September 15

Episode 056 – The 3 phases of a negotiation

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Episode Highlights

  • Today we're going to talk about negotiation phases
  • Why phases? Because you apply different tactics and approaches in different phases of a negotiation
  • In general, I see three phases, similar to a game of chess
  • you have opening gambits which happen early on in the negotiation game
  • then we have middle gambits which happen all around the halfway mark
  • and you have late gambits which will help you to bring your negotiations over the finish line
  • When I talk about gambits or approaches, I really love the metaphor of chess
  • because negotiating is like a game
  • you should approach it playful and joyful
  • embrace dynamics
  • comes with an additional advantage:
    • if you view it from that gamification angle, your ego also does not get hurt too much
    • by the way, short teaser, if you're interested in which role your ego plays in negotiation, you should definitely subscribe, because we have an awesome approach coming up in the next weeks
  • back to the show
  • So let's have a look at some opening moves you should apply early in the negotiation
  • so early on gambits will help you to establish solid groundwork on which you can build upon in the other stages of the negotiation
  • a classis opening move is anchoring
  • we talked about this technique a lot in this podcast already, so if you want to have a deeper insight, go to procurementzen.com/022 where we have a whole episode just about this
  • in general anchoring is making a low offer to your supplier to which any increase or decrease will relate to
  • it's a very powerful technique often described by the hot water & cold water example
  • another great opening technique is to never say yes to the first offer
  • we will dive into this a little bit deeper in a future episode but basically it is the assumption that the counterpart always has room to improve
    • even if they are saying "they don't want to negotiate and make their best offer"
    • in the majority of cases, this is simply not true and you should accept this fact
  • looking at middle gambits, here are some techniques you should apply when you're in the middle phase
  • One important approach is to never split the difference.
  • this by the way is also the title of one of my favorite negotiation books by FBI hostage negotiator Chris Voss - head over to procurementzen.com/017 where I lay out why this - amongst others is an amazing resource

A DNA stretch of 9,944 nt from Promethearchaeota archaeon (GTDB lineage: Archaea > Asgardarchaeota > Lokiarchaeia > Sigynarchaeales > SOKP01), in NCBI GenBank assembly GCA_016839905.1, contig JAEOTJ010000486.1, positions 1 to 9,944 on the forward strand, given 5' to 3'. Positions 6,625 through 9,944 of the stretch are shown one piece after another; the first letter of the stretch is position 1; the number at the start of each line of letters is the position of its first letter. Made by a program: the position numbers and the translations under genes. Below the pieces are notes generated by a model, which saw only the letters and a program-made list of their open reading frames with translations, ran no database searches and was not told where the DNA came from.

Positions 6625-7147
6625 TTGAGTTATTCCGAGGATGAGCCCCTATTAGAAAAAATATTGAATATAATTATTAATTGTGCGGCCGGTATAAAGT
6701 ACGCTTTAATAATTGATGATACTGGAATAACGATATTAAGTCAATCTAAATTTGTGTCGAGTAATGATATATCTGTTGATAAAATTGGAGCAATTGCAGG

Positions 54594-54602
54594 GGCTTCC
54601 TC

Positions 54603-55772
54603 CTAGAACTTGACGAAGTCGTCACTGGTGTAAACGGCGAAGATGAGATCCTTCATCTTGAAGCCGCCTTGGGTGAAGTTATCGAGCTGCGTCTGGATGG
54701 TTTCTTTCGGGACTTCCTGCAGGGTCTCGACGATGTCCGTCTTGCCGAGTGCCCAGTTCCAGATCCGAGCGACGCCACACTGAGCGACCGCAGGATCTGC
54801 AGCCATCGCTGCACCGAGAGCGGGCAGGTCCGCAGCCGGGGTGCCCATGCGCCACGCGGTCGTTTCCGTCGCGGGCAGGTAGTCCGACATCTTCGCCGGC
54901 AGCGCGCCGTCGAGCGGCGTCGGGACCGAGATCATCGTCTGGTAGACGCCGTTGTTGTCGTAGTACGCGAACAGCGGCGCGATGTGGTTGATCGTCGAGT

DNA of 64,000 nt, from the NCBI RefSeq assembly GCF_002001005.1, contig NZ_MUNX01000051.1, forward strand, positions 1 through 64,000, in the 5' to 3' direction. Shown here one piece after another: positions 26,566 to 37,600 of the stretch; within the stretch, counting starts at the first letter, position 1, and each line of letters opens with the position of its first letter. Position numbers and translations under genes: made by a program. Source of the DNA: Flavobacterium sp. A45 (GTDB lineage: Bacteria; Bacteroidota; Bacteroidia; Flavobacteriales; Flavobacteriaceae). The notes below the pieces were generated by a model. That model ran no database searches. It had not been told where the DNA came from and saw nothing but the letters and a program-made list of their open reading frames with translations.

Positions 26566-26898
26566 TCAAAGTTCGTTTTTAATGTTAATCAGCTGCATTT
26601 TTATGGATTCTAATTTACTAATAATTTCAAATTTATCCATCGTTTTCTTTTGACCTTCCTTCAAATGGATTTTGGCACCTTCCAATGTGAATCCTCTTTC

• Why shouldn't you split the difference? Because it assumes it's a "fair deal" but more often than not it is not.
  • You don't meet in the middle because usually there is room for more, so it can be done more than once. So how then is the first offer to "split the difference" a fair deal if the other party is able to give more?
  • a classic move in the midst of a negotiation is also an approach to deal with impasses - instead of going to deep into an impasse and hence making it a potential deadlock situation you should rather suggest to put it aside until some other things are clear.
  • With this approach you raise the buy in from the other side which will make it more difficult for them to have this impasse becoming a deal breaker
  • Late negotiation gambits is for example nibbling: you are asking for a little bit more, and then another little bit and another little bit and sooner than later all these little bit have amounted to substantial improvements.
  • You might think that some of these negotiation tactics are unethical but let me assure you, they are not and here's why: the other side uses them as well. Maybe they are so good, you don't see it right away, but let me make one thing clear: these techniques are used in the majority of negotiations I do since 20 yrs and bother parties apply some or all of them
  • The question whcih differentiates a good from a master negotiator is how well and when you apply this: So you don't anchor late and you don't nibble early for example


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